As befits any kind of socialst work, it begins in factionalism: it was written as part of the forgotten conflict of Anti-Dühring. We then get large slabs of turgid historical analysis, some of it direct quotes from Marx himself. For example "The real progenitor of English materialism is Bacon. To him natural philosophy is the only true philosophy, and physics based upon the experience of the senses is the chiefest part of natural philosophy. Anaxagoras and his homoeomeriae, Democritus and his atoms, he often quotes as his authorities. According to him the senses are infallible and the source of all knowledge. All science is based on experience, and consists in subjecting the data furnished by the senses to a rational method of investigation." Which is all spiffy, but Democritus's atomism, though it turned out to be correct, had fuck all to do with observation; it was made-up like so much of antient Greek physics. So it is weird to see Engels uncritically quoting Marx apparently talking bollox. And all of it irrelevant to his purpose, as far as I can tell.
Engels is convinced that in "Dialectics" he has found some interesting and valuable new way of thinking. In attempted proof of which he attempts to co-op science: Nature is the proof of dialectics, and it must be said for modern science that it has furnished this proof with very rich materials increasingly daily, and thus has shown that, in the last resort, Nature works dialectically and not metaphysically; that she does not move in the eternal oneness of a perpetually recurring circle, but goes through a real historical evolution. In this connection, Darwin must be named before all others. He dealt the metaphysical conception of Nature the heaviest blow by his proof that all organic beings, plants, animals, and man himself, are the products of a process of evolution going on through millions of years. But, the naturalists, who have learned to think dialectically, are few and far between, and this conflict of the results of discovery with preconceived modes of thinking, explains the endless confusion now reigning in theoretical natural science, the despair of teachers as well as learners, of authors and readers alike. This is of course drivel. Dialectic is a discourse between two or more people holding different points of view about a subject but wishing to establish the truth through reasoned argumentation. Dialectic resembles debate, but the concept excludes subjective elements such as emotional appeal and the modern pejorative sense of rhetoric. But whilst the idea of striving for the truth by allowing different viewpoints to contend is indeed valuable, this isn't a lesson that communism managed to learn. And of course once you've found that truth dialectics loses its value; to expound what you know can be done linearly.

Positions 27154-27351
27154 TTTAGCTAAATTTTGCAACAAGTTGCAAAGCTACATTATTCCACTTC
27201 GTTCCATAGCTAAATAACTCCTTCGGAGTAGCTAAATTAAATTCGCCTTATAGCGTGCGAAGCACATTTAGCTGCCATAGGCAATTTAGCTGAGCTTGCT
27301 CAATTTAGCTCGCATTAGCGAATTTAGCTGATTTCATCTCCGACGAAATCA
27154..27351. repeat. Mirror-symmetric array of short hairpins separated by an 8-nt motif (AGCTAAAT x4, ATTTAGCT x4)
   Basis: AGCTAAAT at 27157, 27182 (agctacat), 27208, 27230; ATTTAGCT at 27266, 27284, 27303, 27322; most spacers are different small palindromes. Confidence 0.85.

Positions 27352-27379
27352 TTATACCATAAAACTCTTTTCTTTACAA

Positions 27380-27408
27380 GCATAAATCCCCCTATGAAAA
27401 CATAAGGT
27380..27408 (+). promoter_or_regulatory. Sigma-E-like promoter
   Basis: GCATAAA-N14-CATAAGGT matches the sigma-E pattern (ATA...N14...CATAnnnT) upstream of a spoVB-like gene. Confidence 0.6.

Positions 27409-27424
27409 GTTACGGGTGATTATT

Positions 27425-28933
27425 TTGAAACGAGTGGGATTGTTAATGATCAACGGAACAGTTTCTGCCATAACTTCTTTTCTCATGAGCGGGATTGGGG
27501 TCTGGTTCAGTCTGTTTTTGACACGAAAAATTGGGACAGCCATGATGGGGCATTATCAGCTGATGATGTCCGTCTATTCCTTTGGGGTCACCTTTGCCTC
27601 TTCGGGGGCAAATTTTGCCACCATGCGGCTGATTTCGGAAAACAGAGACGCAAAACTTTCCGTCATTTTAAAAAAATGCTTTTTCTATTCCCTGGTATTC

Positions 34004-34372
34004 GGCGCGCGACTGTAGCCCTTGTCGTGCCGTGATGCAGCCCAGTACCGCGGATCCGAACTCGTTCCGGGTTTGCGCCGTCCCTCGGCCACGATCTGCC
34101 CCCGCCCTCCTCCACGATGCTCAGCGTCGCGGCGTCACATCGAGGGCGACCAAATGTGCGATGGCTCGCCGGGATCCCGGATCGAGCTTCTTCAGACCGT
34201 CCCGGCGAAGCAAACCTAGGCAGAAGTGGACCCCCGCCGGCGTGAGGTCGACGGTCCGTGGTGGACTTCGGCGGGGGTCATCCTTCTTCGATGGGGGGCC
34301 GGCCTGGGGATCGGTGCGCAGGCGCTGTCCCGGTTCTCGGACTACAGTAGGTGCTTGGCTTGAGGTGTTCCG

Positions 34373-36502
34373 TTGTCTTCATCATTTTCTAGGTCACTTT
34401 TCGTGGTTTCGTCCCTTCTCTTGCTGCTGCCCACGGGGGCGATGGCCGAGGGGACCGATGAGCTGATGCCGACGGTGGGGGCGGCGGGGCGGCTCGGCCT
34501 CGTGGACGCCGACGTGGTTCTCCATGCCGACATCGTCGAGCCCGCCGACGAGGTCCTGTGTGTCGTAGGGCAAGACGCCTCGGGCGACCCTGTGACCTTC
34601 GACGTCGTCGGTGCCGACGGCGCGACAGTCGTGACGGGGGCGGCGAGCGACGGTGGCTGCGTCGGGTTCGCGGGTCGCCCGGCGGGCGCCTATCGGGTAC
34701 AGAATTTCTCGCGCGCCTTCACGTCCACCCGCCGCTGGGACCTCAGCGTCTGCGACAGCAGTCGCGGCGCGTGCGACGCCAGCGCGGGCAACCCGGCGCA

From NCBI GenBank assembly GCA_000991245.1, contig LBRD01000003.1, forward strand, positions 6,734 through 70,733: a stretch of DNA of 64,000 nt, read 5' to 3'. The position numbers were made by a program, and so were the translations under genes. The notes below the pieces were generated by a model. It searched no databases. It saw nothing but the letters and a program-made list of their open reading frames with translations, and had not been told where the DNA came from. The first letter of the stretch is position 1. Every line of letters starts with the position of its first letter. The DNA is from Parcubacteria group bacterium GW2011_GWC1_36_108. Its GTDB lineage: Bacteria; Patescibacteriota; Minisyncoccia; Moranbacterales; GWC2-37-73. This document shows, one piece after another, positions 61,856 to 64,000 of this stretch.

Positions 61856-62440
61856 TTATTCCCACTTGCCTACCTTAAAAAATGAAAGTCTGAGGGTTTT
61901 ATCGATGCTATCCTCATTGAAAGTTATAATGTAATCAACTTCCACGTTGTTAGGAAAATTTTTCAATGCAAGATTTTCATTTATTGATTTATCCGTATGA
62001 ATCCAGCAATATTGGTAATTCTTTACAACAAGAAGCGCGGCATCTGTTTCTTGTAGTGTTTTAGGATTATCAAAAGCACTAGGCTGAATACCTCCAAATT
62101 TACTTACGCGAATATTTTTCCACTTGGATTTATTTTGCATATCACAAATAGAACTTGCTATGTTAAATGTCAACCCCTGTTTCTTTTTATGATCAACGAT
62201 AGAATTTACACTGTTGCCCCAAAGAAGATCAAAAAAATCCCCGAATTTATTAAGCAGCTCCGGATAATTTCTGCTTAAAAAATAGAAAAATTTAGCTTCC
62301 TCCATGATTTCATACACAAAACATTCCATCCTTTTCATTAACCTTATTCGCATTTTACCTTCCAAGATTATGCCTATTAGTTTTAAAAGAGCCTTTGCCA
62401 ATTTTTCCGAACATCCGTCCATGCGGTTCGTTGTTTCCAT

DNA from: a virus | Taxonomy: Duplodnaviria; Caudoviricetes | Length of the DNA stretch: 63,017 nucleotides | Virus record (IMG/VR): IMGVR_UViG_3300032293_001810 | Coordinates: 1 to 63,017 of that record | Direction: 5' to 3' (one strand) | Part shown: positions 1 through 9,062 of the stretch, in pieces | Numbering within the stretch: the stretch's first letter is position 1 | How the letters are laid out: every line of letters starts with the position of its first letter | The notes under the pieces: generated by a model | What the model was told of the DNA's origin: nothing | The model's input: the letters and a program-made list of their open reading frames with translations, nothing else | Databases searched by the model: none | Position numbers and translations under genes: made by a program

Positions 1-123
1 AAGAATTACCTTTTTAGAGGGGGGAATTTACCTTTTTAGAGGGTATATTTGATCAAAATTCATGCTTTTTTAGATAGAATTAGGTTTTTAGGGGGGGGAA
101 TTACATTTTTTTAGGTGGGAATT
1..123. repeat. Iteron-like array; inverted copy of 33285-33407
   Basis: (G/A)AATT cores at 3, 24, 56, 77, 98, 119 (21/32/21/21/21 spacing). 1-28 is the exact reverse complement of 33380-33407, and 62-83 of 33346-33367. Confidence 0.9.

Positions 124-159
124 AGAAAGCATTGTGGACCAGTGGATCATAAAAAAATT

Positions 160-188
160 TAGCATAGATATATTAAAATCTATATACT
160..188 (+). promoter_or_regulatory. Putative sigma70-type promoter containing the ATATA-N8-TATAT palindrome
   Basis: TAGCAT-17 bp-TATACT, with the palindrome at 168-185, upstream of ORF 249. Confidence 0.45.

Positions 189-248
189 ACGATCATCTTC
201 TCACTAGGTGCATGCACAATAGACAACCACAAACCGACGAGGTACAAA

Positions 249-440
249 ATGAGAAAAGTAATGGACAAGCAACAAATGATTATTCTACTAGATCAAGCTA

Just what is Socialism, though? I'm glad you asked, because big E has the answer: so now modern industry, in its complete development, comes into collision with the bounds within which the capitalist mode of production holds it confined. The new productive forces have already outgrown the capitalistic mode of using them. And this conflict between productive forces and modes of production is not a conflict engendered in the mind of man, like that between original sin and divine justice. It exists, in fact, objectively, outside us, independently of the will and actions even of the men that have brought it on. Modern Socialism is nothing but the reflex, in thought, of this conflict in fact; its ideal reflection in the minds, first, of the class directly suffering under it, the working class. I hope that makes it clear for you. Alas for me it doesn't, so I'm forced to think for myself. And what comes out, in quote after quote in the little pamphlet, is: socialism is not liking capitalism. You don't actually have to have any clear idea of what socialism actually is - towards the end, it turns into unicorns-farting-rainbows while the state withers away - but you do need to know what you hate; which is increasing prosperity.